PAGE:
date-58b8ef8425d7a7.74363386.pdf | Stock Market Index | S&P 500 Index

Please download to get full document.

View again

of 2
All materials on our website are shared by users. If you have any questions about copyright issues, please report us to resolve them. We are always happy to assist you.
Information Report
Category:

Documents

Published:

Views: 19 | Pages: 2

Extension: PDF | Download: 0

Share
Related documents
Description
History says home real estate is a bad investment While the housing bust showed many people the dangers of investing in residential real estate, investors could have realized this long before, simply by paying attention to history. Prior to the bust, recent history made many investors feel comfortable that buying up houses would prove profitable. The recent Journal of Wealth Management paper Measuring Residential Real Estate Risk and Return noted that while there were a few individual quarte
Transcript
  History says home real estate is a bad investment While the housing bust showed many people the dangers of investing in residential real estate,investors could have realized this long before, simply by paying attention to history.Prior to the bust, recent history made many investors feel comfortable that buying up houses wouldprove profitable. The recent Journal of Wealth Management paper Measuring Residential RealEstate Risk and Return noted that while there were a few individual quarters when the S&P Case-Shiller home price index fell, the overall trend for the 19-year period 1987-2005 was upward. Therun-up in home prices was so great that for the 10-year period 1997-2006, the nominal and realreturns were 9.7 percent and 7.1 percent, respectively. And from 2000 through 2006, the figureswere 11 percent 8.2 percent, respectively.However, making decisions based on such evidence means falling prey to the mistake of recencybias, which is the tendency to give too much weight to recent experience while ignoring long-termevidence. (For more on recency bias, see my new book, Investment Mistakes Even Smart InvestorsMake.)Knowledge of the historical evidence would have led to the conclusion that prices don't go straightup. In fact, in just the period 1972-1984, the U.S. had experienced three boom-bust cycles in housingprices: 1972, 1978 and 1984.Looking at the longer-term data, we also see quite a different picture. For the period 1890-2005,inflation-adjusted home prices rose just 103 percent, or less than 1 percent a year. One can onlyimagine how many fewer investors would have piled into the residential home market if they wereaware of the historical evidence. As Spanish philosopher George Santayana famously remarked: Those who cannot remember the past are condemned to repeat it.  Yale professor Robert Shiller, in his book Irrational Exuberance, argued that home buyers may alsobe influenced by comparing simple returns on infrequent real estate transactions. Assume that ahome in 2005 sold for 10 times the price it sold for in 1945. While that produces a simple return of 900 percent, the real (inflation-adjusted) annualized return was less than 1 percent. Another likely error made by homebuyers was that the simple rate of return ignores all of the costsof residential real estate -- including significant transactions costs, closing costs, property taxes,maintenance, and improvement costs. An assumption of 1 percent for maintenance costs would yielda real return of below zero.The return on investment for a homeowner should also consider the imputed rental income (meaningthe money you save by owning instead of renting), net of all costs. A study covering the period 1952-2005 found that when costs and imputed rental income were included, the?real return tohomeowners was 6.9 percent, comparable to the 7.3 percent real return for the S&P 500.Unfortunately, that analysis ends right about the time the bubble burst. At the end of 2005, theCase-Shiller Composite 20 home price index was 202.16. By October 2011, it had fallen all the wayto 138.56, a drop of more than 31 percent. And since the consumer price index rose more than 15percent over that period, the real loss on home prices was more than 46 percent. While the homeprice index was falling 31 percent, the S&P 500 provided a total return of over 13 percent over thesame period. And http://lara8hansen60.shutterfly.com/lara8hansen60 the S&P 500 has since risen to  1,308 from 1,253 (as of Jan. 18), an increase of more than 4 percent (not including the return fromdividends). You should never make any investment without understanding the nature of the risks involved. Andit's important to avoid the mistake of recency bias, which leads to buying yesterday's winners(typically at high prices) and selling yesterday's losers (typically at low prices). To avoid that error, you have to know the historical evidence.There's another important point to make about residential real estate, especially your own home: A home does provide benefits beyond any consideration as an investment. And for many people, payingdown the mortgage provides them with forced savings. However, although a home is clearly anasset that belongs on your balance sheet, along with any mortgage, it should be viewed as aconsumption item, rather than an investment. There are things you can do with investments -- likerebalance and tax-manage (or harvest ) losses -- that you simply can't do with a home.? 2012 CBS Interactive Inc.. All Rights Reserved.http://www.cbsnews.com/news/history-says-home-real-estate-is-a-bad-investment/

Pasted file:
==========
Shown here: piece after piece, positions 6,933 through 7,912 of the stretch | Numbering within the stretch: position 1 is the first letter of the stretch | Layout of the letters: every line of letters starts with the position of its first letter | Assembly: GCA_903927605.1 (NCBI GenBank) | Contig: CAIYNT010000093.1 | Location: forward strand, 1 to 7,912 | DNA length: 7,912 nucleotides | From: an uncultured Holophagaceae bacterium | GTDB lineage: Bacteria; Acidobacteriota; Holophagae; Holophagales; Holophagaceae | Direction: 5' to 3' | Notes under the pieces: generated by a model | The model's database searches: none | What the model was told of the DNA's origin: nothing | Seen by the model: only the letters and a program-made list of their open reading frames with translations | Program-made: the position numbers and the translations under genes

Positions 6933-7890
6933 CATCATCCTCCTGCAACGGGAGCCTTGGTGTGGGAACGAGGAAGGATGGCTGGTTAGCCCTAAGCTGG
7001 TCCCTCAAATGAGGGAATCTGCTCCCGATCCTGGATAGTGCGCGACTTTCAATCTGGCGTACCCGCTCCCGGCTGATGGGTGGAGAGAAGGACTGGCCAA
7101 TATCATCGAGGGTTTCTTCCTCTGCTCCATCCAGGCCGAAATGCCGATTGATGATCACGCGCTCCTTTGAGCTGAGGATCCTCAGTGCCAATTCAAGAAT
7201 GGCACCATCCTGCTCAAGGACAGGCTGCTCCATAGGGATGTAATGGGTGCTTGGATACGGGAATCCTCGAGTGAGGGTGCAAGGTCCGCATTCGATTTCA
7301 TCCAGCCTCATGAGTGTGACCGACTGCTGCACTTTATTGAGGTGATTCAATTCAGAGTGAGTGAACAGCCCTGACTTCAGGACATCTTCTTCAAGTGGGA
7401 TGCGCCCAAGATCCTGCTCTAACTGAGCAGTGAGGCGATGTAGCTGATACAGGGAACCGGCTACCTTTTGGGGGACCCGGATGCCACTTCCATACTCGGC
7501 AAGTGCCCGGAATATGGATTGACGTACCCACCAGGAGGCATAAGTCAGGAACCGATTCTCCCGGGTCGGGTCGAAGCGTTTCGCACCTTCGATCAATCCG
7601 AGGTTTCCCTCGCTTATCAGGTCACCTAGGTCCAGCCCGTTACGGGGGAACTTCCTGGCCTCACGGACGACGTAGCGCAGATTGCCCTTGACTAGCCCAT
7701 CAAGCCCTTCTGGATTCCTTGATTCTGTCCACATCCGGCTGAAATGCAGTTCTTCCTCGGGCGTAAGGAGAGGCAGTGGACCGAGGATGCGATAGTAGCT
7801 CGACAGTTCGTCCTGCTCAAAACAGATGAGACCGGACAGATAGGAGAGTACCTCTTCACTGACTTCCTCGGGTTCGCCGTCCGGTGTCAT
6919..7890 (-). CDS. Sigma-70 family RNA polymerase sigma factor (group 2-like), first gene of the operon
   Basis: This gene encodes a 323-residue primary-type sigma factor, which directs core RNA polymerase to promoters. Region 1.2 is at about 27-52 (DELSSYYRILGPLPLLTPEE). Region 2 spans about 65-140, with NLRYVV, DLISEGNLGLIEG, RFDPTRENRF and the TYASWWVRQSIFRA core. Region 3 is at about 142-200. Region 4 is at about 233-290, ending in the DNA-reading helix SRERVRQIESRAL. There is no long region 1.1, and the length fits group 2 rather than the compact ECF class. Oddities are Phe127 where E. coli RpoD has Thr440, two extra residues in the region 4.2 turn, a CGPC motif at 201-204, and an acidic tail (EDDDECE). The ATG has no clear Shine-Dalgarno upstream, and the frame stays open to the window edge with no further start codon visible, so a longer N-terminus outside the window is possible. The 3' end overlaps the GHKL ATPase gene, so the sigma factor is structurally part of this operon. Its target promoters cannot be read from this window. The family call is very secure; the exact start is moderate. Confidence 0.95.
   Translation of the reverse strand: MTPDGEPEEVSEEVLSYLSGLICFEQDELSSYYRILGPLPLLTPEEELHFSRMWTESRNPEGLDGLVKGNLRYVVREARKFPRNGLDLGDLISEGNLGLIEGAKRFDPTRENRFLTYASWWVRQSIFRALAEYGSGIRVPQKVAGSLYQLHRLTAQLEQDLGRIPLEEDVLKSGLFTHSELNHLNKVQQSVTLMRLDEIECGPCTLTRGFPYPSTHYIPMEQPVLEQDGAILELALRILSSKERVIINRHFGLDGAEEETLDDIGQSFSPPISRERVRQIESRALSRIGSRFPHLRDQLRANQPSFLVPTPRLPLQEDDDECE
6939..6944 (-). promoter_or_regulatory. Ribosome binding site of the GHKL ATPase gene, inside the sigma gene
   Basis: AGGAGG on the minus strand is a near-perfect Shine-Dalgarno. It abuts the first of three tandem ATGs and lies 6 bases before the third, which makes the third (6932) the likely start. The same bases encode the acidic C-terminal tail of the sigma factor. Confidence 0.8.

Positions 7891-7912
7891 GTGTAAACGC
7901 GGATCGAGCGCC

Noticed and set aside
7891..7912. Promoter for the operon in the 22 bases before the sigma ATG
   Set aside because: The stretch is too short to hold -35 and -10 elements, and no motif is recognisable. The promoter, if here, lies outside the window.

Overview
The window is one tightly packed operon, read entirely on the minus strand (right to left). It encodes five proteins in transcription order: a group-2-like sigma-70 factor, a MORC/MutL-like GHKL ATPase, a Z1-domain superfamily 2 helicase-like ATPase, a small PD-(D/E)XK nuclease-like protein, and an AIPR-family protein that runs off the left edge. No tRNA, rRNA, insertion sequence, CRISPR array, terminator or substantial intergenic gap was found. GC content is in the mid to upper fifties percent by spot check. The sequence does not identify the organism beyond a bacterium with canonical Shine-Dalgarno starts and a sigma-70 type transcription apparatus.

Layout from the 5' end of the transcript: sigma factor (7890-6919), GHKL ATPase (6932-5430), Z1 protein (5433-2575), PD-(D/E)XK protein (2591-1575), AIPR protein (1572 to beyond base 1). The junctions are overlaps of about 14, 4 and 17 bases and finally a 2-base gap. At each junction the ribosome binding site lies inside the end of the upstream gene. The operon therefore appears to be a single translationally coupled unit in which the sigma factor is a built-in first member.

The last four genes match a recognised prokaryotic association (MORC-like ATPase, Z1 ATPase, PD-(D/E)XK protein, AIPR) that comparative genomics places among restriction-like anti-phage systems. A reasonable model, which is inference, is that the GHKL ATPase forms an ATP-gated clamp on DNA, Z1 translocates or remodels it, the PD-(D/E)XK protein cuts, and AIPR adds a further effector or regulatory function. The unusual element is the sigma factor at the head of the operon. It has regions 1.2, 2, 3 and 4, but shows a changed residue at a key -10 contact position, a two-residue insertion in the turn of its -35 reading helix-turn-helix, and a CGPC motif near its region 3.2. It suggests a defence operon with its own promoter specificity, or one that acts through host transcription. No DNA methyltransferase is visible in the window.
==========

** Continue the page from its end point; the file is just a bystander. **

We Need Your Support
Thank you for visiting our website and your interest in our free products and services. We are nonprofit website to share and download documents. To the running of this website, we need your help to support us.

Thanks to everyone for your continued support.

No, Thanks